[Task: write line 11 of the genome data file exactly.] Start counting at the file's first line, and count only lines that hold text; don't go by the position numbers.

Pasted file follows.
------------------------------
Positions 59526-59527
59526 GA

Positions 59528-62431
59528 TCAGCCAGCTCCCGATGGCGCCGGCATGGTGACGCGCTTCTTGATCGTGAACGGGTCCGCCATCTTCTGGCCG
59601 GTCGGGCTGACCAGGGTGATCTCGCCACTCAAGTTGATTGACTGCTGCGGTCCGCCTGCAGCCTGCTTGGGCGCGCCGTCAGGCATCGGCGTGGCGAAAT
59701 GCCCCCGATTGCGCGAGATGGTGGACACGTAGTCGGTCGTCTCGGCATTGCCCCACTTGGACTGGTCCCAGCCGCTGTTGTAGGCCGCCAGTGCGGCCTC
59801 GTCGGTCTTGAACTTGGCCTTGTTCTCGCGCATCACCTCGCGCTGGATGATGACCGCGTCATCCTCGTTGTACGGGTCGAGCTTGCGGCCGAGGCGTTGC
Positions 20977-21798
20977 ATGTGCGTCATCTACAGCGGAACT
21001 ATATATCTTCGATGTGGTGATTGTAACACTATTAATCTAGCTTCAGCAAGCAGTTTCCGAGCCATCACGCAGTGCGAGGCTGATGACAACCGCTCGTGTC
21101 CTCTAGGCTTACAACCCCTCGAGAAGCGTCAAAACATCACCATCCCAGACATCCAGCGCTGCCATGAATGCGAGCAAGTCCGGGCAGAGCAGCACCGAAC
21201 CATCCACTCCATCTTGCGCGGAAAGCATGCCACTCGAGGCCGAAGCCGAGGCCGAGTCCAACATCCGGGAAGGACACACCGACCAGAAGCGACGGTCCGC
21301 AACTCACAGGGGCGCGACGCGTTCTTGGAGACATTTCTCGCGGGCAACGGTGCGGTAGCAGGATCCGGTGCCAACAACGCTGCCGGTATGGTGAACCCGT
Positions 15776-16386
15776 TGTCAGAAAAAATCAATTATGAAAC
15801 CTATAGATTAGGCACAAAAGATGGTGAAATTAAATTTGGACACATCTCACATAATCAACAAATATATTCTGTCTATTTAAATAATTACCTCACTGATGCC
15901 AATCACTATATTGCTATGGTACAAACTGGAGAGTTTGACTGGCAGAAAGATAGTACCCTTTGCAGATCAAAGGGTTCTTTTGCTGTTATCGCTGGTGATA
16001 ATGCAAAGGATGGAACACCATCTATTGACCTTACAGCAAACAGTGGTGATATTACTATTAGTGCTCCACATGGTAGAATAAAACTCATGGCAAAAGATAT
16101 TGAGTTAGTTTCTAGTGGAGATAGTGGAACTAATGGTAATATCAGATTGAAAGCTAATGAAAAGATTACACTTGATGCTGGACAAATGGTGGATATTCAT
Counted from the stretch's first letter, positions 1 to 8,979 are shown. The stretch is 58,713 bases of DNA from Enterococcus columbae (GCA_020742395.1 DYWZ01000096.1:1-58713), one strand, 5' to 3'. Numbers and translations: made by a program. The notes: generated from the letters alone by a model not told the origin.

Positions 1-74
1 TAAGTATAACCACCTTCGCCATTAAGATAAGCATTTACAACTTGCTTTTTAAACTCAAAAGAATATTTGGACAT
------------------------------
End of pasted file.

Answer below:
21101 CTCTAGGCTTACAACCCCTCGAGAAGCGTCAAAACATCACCATCCCAGACATCCAGCGCTGCCATGAATGCGAGCAAGTCCGGGCAGAGCAGCACCGAAC